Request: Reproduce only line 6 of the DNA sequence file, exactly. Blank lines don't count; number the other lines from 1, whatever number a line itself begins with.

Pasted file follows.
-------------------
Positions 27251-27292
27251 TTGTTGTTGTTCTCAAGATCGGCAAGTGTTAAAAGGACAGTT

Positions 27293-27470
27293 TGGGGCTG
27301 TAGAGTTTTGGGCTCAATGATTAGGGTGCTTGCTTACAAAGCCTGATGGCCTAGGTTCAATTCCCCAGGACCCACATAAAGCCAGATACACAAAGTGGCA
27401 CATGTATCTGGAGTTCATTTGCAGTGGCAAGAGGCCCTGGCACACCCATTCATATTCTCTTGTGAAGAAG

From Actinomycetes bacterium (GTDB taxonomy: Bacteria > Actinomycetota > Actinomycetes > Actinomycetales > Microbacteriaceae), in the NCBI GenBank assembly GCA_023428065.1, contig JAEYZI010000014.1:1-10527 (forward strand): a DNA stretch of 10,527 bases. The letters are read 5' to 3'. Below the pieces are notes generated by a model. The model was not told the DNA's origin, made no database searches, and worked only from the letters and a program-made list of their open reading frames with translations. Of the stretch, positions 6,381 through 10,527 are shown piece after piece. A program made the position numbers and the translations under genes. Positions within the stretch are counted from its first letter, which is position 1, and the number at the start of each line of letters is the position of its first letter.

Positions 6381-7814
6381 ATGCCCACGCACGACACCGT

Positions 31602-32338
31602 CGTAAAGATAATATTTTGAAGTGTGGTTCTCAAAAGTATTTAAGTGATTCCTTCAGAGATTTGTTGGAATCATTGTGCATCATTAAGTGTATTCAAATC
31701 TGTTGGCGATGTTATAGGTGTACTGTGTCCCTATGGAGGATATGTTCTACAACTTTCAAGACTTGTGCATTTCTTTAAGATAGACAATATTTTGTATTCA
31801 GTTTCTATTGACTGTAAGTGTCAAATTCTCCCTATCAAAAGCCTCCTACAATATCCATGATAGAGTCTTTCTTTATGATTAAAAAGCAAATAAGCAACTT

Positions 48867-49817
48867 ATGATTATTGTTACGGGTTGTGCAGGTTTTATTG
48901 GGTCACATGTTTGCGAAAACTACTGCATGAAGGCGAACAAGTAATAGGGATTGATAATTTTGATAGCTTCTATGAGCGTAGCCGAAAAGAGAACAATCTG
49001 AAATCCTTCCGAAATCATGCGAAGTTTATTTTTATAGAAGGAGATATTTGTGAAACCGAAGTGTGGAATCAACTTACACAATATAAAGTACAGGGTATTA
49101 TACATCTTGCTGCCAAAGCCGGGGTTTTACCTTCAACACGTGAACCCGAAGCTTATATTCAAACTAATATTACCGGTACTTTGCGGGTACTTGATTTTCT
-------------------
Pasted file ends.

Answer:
27401 CATGTATCTGGAGTTCATTTGCAGTGGCAAGAGGCCCTGGCACACCCATTCATATTCTCTTGTGAAGAAG